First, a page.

Fergie laughed at the look of concern on Johnny's face. "Come on, Dixon, I'm just pullin' your leg. Go ahead an' stuff your face with the prof an' your folks. I don't mind. I'm gonna snoop around an' see if there's anything I haven't read yet. Hey, you an' Sarah want to get together with me on Saturday to play flies an' grounders? If it stops rainin', I mean."
Johnny made a face. "If it doesn't I think we better start to build an ark. See ya."
"Yeah, see ya." For a little while after Johnny left, Fergie just sat there, staring at the rain and wishing he were somewhere else. Anywhere else. He didn't much want to go home. His dad was a traveling salesman, and he was good at his job. Mr. Ferguson was a short, bald man who looked sort of timid and quiet, but people really liked him, and he had a reputation for honesty. In the last few years Mr. Ferguson had earned enough money to move the family from a cheap railroad apartment to a nice little house on the edge of Cranbrook, the snooty neighborhood of Duston Heights. Still, Fergie's dad was away from home a lot. Like now, for instance. He was on the road somewhere up in Vermont or New Hampshire, and he wouldn't be back for another week or so.
Mrs. Ferguson was at home, of course, but Fergie's mom made him nervous because she was always worrying about him and asking him questions. Mrs. Ferguson read a lot of magazine quizzes with titles like "Is Your Son Going Bad?" and "Ten Ways to Tell If Your Child Is a Juvenile Delinquent." Fergie's mom had the idea that her only son might be turning into a young hoodlum. Sometimes Fergie thought it was fun to kid her along about that—for instance, he recently had bought a comb that folded up to look exactly like a switchblade knife. She had just about had a fit when she found it in his jeans pocket. Fergie chuckled at the memory of how she held the thing between her forefinger and thumb, as if it were something dirty, and demanded an explanation. When he took the comb from her, flipped it open, and ran it through his hair, her stunned expression had been hilarious.
Oh, there were times when Fergie liked his mom and dad just the way they were. He knew how hard his dad worked, and he knew that his mom's worrying was what any mother would do. But at other times, Fergie wished he and his family were more, well, normal. Mrs. Ferguson was even more jittery when her husband was on a sales trip and the weather was bad. Right now Fergie didn't want to go home and have his mom nervously ask him questions about where he'd been and who had been with him.
Yet when Fergie thought about it, he had to admit he had it a little better than Dixon. Johnny's mom had died of cancer years before, and his father was an Air Force pilot who was practically never home. Still, when Major Dixon did visit, he and Johnny did neat stuff together. Last Christmas they had gone deep-sea fishing in Florida. Fergie's dad was kind and considerate, but he always seemed tired and almost never did things with Fergie. They only rarely fished in the ponds around Duston Heights, and Mr. Ferguson would never dream of going after tarpon in the Gulf of Mexico.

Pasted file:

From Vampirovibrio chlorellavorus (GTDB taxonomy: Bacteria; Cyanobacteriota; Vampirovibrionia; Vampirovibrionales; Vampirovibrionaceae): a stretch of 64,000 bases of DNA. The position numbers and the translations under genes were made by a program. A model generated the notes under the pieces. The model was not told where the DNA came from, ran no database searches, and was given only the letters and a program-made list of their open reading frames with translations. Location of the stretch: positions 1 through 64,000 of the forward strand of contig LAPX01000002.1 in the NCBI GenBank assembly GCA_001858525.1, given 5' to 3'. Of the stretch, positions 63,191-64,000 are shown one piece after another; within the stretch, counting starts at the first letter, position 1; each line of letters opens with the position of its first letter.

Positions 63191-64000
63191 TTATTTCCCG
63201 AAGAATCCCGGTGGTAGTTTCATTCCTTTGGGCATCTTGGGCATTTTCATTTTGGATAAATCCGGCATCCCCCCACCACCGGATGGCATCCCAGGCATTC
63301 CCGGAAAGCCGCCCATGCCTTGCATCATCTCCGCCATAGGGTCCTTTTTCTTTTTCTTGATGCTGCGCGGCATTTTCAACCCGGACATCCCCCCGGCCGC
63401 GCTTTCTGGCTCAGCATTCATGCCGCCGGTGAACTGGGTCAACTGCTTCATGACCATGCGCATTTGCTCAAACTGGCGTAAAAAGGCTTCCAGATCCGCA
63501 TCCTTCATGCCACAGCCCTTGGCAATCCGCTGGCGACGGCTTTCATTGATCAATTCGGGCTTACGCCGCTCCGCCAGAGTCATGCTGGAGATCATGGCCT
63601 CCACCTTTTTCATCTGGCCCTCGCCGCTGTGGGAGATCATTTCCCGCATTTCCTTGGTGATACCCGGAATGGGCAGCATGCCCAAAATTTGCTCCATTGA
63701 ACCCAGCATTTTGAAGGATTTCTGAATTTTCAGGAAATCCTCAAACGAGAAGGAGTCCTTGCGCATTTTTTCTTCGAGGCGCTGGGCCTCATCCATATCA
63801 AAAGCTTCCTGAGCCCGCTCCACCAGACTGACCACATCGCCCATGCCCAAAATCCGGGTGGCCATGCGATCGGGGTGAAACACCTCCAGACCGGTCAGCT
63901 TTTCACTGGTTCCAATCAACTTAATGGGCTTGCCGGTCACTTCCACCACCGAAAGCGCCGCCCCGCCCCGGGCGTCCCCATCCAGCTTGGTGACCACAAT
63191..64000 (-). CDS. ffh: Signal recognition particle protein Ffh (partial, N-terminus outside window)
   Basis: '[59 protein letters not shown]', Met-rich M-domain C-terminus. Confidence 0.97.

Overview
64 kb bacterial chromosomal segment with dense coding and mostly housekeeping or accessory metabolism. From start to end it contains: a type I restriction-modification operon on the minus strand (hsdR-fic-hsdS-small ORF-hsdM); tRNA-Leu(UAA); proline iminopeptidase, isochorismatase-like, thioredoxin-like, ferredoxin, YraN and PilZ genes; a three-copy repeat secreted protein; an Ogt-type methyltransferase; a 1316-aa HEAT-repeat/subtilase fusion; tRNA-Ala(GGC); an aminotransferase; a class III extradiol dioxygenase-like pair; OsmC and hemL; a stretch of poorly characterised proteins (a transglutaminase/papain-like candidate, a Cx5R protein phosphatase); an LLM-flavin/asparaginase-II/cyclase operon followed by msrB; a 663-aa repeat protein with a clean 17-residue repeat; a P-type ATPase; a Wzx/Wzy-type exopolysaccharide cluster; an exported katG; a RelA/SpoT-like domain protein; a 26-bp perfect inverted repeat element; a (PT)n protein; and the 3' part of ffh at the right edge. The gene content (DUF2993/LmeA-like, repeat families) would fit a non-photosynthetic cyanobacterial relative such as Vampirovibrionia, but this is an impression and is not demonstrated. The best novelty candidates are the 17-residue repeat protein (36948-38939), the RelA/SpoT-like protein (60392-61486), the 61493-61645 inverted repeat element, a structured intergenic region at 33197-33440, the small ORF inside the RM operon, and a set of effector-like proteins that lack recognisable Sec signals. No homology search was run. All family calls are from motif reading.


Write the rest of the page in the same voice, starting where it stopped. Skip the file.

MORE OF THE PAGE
On this dark, drippy day, thinking about his mom and dad just made Fergie glum. He took a deep breath, noticing the library smells of dusty books, floor polish, and furniture wax. A Waterbury wall clock ticked slowly, clacking the seconds away. "I wonder what the last book in the library really is," murmured Fergie. Well, finding out was something to do, at least. He pushed his chair back and walked past the circulation desk, where Mrs. Medford, a chubby, cheerful librarian, didn't even look up. He climbed the stairs to the top floor.
It was even more gloomy up there, with narrow windows and only a few light fixtures giving a feeble yellow illumination. Fergie went past the histories and biographies. He went all the way to the very last set of shelves. These stood within just a couple of feet of a blank wall, making a kind of dark little alley. Fergie thought that a large person would never have been able to fit between the wall and the shelf, although he had no trouble. "Huh," he said, squatting to peer at the bottom shelf. The shadows made it hard to see, but Fergie's eyes slowly adjusted, A fat, dull-looking book was there, its title stamped on the spine in faded gold lettering: A Genealogist in Providence. The Dewey Decimal number was below that: 999.99 S. Fergie pulled it out, wrinkling his nose. It looked crummy enough.
Anyway, he decided after flipping through it, it was nothing he wanted to read. He started to return the book to its place, and then he noticed something he hadn't before. Another book was there. The one he held was only the second to last book in the library. The real last one was thin and narrow. Fergie pulled it out. It came in a cloud of dust, dry and sharp, tickling his nose like pepper. He sneezed, a blasting ahhh-chooo! that echoed in the stacks.
"Bless you, boy."
Fergie jumped a mile. He tottered up to his feet and turned, his left shoulder hitting the wall. "Wow! You sc—I mean, you surprised me!"
At the end of the row of shelves stood a skinny little man. He was bald on top, with a long fringe of curling white hair spreading over the shoulders of his ankle-length black coat. His face was pink, with two bright blue eyes, a sharp nose, and a thin-lipped mouth. The man smiled in apology, showing white teeth that gleamed in the dimness. His voice was soft, like the purr of a big cat, with a faint trace of a British accent. "I am sorry. I didn't mean to. It looks as if you have discovered a very interesting volume there."